It was noticeable that among the 10 outfield players whom City started with there were six pairs of gloves, four snoods and one pair of tights. In contrast, Everton's outfield players eschewed the seasonal accessories until the second half.

Mancini brought on Adam Johnson for James Milner at half-time and he did a better job of getting in behind Everton. Sylvain Distin and Jagielka were excellent – at least until the moment that Jagielka put the ball in his own net. Then Johnson and Silva opened up Everton and Jagielka got a touch on Yaya Touré's shot to put it in.

That was after Anichebe got himself sent off on the hour for two needless fouls in five minutes. The first was a little harsh – he left something on Hart when chasing down a pass back to the goalkeeper. Then he swept away the legs of Pablo Zabaleta.

That was not all from Anichebe. As he crossed the touchline he threw his gloves away and they landed far too near to Mancini for it not to be considered an impolite gesture.

The best chance for City among many was when Balotelli beat Howard but hit the post with his lob and seemed to be impeded when he went after the rebound. Everton's goalkeeper flung himself on Tevez's follow-up and so his team held on. As for Tevez himself, he took himself off as quick as possible although at least the home support will be seeing him again.

Manchester City (4-3-1-2): Hart; Zabaleta, Kompany, K Touré, Kolarov; Silva, Barry, Milner (A Johnson h-t); Y Touré; Balotelli (Jo 83), Tevez. Substitutes not used: Given (gk), Richards, Wright-Phillips, Boateng, Vieira.

Everton (4-4-1-1): Howard; Neville, Jagielka (Hibbert, 79), Distin, Baines; Coleman (Saha 75), Rodwell, Fellaini, Osman (Bilyaletdinov 74); Cahill; Anichebe. Substitutes not used: Mucha (gk), Beckford, Gueye, Yakubu.

Booked: Manchester City Kompany, Barry, K Touré. Everton Fellaini, Anichebe.

Sent off: Everton Anichebe (59); Manchester City K Touré (90).

Referee: P Walton (Northamptonshire)

Man of the match: Howard.

Attendance: 45,028

Life and Style
“What is it like being a girl?” was the question on the lips of one inquisitive Reddit user this week
peopleDave Legeno, the actor who played werewolf Fenrir Greyback in the Harry Potter films, has died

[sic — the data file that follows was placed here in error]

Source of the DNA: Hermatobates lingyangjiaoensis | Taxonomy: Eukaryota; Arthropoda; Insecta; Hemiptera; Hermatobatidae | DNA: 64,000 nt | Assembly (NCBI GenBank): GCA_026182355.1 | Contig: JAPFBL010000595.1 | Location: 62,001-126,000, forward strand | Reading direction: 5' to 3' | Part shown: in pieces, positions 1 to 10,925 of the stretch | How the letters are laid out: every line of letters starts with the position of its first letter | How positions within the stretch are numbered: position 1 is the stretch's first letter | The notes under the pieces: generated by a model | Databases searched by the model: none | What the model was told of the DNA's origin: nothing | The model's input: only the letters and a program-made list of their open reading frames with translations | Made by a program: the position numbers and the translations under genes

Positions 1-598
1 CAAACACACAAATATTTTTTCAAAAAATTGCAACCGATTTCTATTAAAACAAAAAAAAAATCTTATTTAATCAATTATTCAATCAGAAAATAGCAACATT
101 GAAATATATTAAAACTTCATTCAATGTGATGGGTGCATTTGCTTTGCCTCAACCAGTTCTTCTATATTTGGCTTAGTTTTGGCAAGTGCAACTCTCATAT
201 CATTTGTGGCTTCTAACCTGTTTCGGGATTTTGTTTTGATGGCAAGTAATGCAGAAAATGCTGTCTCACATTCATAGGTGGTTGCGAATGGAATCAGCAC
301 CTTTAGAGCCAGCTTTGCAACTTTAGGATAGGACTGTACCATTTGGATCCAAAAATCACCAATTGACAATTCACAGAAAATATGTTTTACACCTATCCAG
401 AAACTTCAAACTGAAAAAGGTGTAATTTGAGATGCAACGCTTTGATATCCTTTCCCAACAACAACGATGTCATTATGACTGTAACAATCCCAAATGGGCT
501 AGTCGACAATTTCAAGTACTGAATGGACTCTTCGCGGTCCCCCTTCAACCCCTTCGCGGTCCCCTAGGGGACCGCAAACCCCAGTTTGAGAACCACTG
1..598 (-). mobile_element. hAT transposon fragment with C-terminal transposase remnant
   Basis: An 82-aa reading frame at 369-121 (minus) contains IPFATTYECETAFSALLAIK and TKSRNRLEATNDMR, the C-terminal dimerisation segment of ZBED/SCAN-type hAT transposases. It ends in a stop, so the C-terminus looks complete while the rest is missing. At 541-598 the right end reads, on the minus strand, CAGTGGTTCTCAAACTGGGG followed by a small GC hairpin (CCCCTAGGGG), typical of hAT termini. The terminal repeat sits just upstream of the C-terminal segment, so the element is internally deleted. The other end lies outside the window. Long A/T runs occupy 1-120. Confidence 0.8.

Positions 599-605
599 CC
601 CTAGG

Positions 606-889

Arts and Entertainment
Armando Iannucci, the creator of 'The Thick of It' says he has
tvArmando Iannucci to concentrate on US show Veep
Life and Style
Have you tried new the Independent Digital Edition apps?
Luis Suarez looks towards the crowd during the 2-1 victory over England
Life and Style
Swimsuit, £245, by Agent Provocateur

Diving in at the deep end is no excuse for shirking the style stakes

German supporters (left) and Argentina fans
world cup 2014Final gives England fans a choice between to old enemies
Arts and Entertainment
A still from the worldwide Dawn of the Planet of the Apes trailer debut
peopleMario Balotelli poses with 'shotgun' in controversial Instagram pic
A mugshot of Ian Watkins released by South Wales Police following his guilty pleas
peopleBandmates open up about abuse
Basketball superstar LeBron James gets into his stride for the Cleveland Cavaliers
sportNBA superstar announces decision to return to Cleveland Cavaliers
Javier Mascherano of Argentina tackles Arjen Robben of the Netherlands as he attempts a shot
world cup 2014
Arts and Entertainment
The successful ITV drama Broadchurch starring David Tenant and Olivia Coleman came to an end tonight
Four ski officials in Slovenia have been suspended following allegations of results rigging
sportFour Slovenian officials suspended after allegations they helped violinist get slalom place
14 March 2011: George Clooney testifies before the Senate Foreign Relations Committee during a hearing titled 'Sudan and South Sudan: Independence and Insecurity.' Clooney is co-founder of the Satellite Sentinel Project which uses private satellites to collect evidence of crimes against civilian populations in Sudan
Arts and Entertainment
Balaban is indirectly responsible for the existence of Downton Abbey, having first discovered Julian Fellowes' talents as a screenwriter
tvCast members told to lose weight after snacking on set
Life and Style
More than half of young adults have engaged in 'unwanted but consensual sexting with a committed partner,' according to research